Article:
This article originally appeared on Express.co.uk
Stacey Denton goes off the beaten track to discover rugged cliffs, pristine beaches and plenty of culinary treats...
As I sat at the beachside restaurant, a glass of wine in hand, about to tuck into freshly caught John Dory, I found myself mesmerised by breath-taking views.
The waves were crashing in and the secluded beach was framed by beautiful limestone coves.
It was pure escapism – exactly the kind of holiday my husband and I had been after when we’d booked our trip to the Algarve.
We were staying in the town of Sagres – located in the rustic southwest, with its rugged coastline – where it’s easy to feel a million miles away.
In reality, we had flown less than three hours from London into Faro and had undertaken a manageable hour and a half drive down the coast.
Sagres offered a great base to explore a less commercially developed side of the Algarve, and we stayed at Pousadas de Sagres, a lovely traditionally styled hotel on dramatic cliffs, providing incredible sea views.
The beaches and winds mean that Sagres is also a great surfing destination, and I was determined to give it a go.
Taking a beginner’s lesson with the experts at Freeride Surf School, I spent a morning learning the craft and even managed to stand up on my board… well, for a few seconds at least.
The instructors will be sure to give you an unforgettable experience and even give you a few good tips for eating and drinking in the local area.
The next day, we visited the harbour and took in Sagres Fortress and the lighthouse at Cape St. Vincent by Sagres Point – perfect places to soak up those picture-perfect views and walk off the amazing Portuguese food.
This notorious stretch of land and sea was often plundered by pirates throughout history, including Sir Francis Drake.
It’s also worth heading to the town of Lagos, around 35 minutes away.
With multiple beaches and striking rock formations, plus plentiful bars and restaurants, it’s far less laid-back than Sagres, particularly around the bustling marina.
Fish dishes, unsurprisingly, are as plentiful as they are delicious.
One particular local speciality we tried was lulas recheadas – squid stuffed with spicy sausage – that was washed down perfectly by another excellent local wine.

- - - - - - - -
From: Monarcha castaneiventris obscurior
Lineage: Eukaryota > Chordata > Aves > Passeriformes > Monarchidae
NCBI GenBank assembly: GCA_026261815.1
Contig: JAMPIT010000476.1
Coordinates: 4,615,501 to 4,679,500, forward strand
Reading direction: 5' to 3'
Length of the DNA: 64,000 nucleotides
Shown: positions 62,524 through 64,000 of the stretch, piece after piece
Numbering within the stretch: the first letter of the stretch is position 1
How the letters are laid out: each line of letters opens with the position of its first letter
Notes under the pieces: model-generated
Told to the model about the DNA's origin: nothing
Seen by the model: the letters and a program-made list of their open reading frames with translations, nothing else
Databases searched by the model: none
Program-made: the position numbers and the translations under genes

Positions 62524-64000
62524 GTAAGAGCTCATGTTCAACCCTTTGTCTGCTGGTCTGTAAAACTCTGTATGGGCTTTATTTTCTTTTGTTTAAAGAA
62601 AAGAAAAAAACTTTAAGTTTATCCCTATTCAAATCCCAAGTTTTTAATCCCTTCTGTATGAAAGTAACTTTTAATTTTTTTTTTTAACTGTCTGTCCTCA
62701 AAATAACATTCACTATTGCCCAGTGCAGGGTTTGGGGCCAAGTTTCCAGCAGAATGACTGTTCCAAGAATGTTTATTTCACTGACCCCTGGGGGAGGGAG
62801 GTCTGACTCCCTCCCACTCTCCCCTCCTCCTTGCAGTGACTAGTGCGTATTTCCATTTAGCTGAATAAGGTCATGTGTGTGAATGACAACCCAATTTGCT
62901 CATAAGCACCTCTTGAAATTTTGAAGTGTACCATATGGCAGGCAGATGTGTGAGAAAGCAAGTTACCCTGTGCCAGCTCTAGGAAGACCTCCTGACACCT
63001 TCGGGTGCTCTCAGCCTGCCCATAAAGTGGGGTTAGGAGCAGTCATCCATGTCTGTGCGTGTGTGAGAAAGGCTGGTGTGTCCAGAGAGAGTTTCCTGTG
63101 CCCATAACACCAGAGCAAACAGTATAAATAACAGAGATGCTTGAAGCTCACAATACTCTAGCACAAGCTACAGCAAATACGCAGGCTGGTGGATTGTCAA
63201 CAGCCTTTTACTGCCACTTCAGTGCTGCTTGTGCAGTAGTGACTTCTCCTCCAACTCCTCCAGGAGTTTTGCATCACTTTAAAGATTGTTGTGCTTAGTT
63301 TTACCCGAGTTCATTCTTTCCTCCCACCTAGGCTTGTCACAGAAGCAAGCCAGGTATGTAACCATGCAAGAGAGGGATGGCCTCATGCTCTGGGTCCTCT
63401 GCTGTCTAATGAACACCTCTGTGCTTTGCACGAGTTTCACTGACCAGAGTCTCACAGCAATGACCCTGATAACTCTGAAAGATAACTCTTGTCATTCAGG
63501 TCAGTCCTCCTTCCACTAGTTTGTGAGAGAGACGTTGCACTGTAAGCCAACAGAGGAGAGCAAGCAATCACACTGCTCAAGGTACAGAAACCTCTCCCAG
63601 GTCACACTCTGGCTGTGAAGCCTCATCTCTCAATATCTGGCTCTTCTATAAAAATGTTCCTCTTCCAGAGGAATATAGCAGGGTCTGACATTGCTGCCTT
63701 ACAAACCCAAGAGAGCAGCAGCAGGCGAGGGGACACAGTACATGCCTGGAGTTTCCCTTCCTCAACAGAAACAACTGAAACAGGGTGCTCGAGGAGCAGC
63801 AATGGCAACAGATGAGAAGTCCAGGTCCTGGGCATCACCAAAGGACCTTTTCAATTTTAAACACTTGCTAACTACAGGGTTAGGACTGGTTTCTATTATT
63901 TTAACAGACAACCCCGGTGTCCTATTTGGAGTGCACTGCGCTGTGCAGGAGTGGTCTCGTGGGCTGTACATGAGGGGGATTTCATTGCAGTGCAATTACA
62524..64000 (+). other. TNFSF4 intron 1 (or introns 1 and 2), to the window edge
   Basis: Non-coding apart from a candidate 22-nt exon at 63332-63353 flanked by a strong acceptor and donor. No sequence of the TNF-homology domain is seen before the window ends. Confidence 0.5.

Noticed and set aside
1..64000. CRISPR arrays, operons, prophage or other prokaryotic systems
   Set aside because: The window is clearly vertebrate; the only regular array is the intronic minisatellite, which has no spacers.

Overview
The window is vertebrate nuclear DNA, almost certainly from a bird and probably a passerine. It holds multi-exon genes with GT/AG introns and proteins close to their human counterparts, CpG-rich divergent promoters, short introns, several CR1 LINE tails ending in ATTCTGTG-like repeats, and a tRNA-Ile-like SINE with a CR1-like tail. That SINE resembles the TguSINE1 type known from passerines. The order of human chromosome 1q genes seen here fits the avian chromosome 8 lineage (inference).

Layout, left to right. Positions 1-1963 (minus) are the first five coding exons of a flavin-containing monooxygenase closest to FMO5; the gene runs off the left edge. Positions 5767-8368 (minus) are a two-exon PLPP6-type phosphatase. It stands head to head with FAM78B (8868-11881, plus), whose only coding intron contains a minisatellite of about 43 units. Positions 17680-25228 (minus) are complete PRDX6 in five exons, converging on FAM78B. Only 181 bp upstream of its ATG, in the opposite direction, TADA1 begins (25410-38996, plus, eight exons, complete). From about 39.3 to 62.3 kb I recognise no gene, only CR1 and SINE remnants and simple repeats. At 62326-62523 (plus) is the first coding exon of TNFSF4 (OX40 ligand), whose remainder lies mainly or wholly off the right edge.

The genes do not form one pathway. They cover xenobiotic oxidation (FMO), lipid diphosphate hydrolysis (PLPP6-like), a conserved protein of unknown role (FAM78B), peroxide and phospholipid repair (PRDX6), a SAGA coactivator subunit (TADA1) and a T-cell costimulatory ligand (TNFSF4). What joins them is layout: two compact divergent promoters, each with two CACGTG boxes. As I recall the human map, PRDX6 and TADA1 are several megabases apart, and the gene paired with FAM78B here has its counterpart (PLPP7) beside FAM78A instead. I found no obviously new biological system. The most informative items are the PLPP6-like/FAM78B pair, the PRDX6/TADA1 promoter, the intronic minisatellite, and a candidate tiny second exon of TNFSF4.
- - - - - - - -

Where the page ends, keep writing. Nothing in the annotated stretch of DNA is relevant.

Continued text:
Strolling through the old town area we also sampled a couple of Dom Rodrigos, a traditional dessert made with egg, almond and cinnamon.
Moving easterly across the Algarve we then spent our remaining days in the Lagoa area, with the historic Silves, the former capital of the Algarve, among our highlights.
With some parts dating back to the 8th Century, Silves Castle justly claims to be one of the best-preserved Moorish fortifications in Portugal.
Just a 30-minute drive from Lagoa town, you can find a wealth of fine restaurants, many of which have Michelin stars.
But if you are on a budget, try the inexpensive Hexagone for modern Mediterranean and O Alambique, in Silves, for more traditional Portuguese dishes.
Other local towns offer equally impressive offerings.
Guia is the home of piri piri chicken, while in Portimão we ordered fresh grilled sardines.
Wherever you head, you will struggle to find a bad clam dish (another of the Algarve’s specialities).
Before our trip came to an end, we enjoyed our favourite sweet treat, pastéis de nata, a Portuguese version of a custard tart, while watching our final sunset on the beach.
It’s not hard to see why this beautiful corner or Portugal is so popular; the Algarve definitely hit our sweet spot.
1 Kids and adults will love the Freeride Surf School in Sagres. The winds make it a perfect spot to try surfing.
2 Head out on the Cape Cruiser in Sagres to spot whales and dolphins.
3 The Cerro da Vila ruins (the remains of two Roman villages near Vilamoura) is a great spot to take in some Portuguese history.
4 Visit beautiful Tavira, 25km west of the Spanish border, an ancient Moorish town with a fascinating history and beautiful beaches.
5 Hitch a ride on the Dreamwave pirate boat.
After setting sail from Albufeira, you can enjoy the area’s amazing rock formations and see the pretty fishing village Armação de Pêra.
6 Tuck in at the Chicken Shack in Quarteira, which serves authentic Portuguese chicken.
7 Visit 18th Century São Lourenço Church, just outside Almancil, considered one of the gems of the Algarve.
8 When the mercury rises, take a trip to Aqualand in Alcantarilha, a water park with an amazing 120ft slide for thrill seekers.
9 Go souvenir shopping in Lagoa, which is known for its wonderful pottery. You can make your own or browse the local crafts.
10 Hit the beach. You are spoilt for choice in the Algarve, though Praia do Camilo is a particularly idyllic spot to catch some rays.
Flights with Ryanair to Faro from 16 airports in the UK, including London Stansted, Luton, Liverpool, Bristol, Glasgow, Newcastle and Belfast, start from £24.99 one way for travel between August and October (subject to availability).
Rooms at Pousada de Sagres Hotel start from £100 per night for a classic room, based on two sharing with one meal included.
For lessons with Freeride Surf School visit frsurf.com and for more on the Algarve go to visitalgarve.pt.
Check out the Try Somewhere New podcast to discover more things to do in the Algarve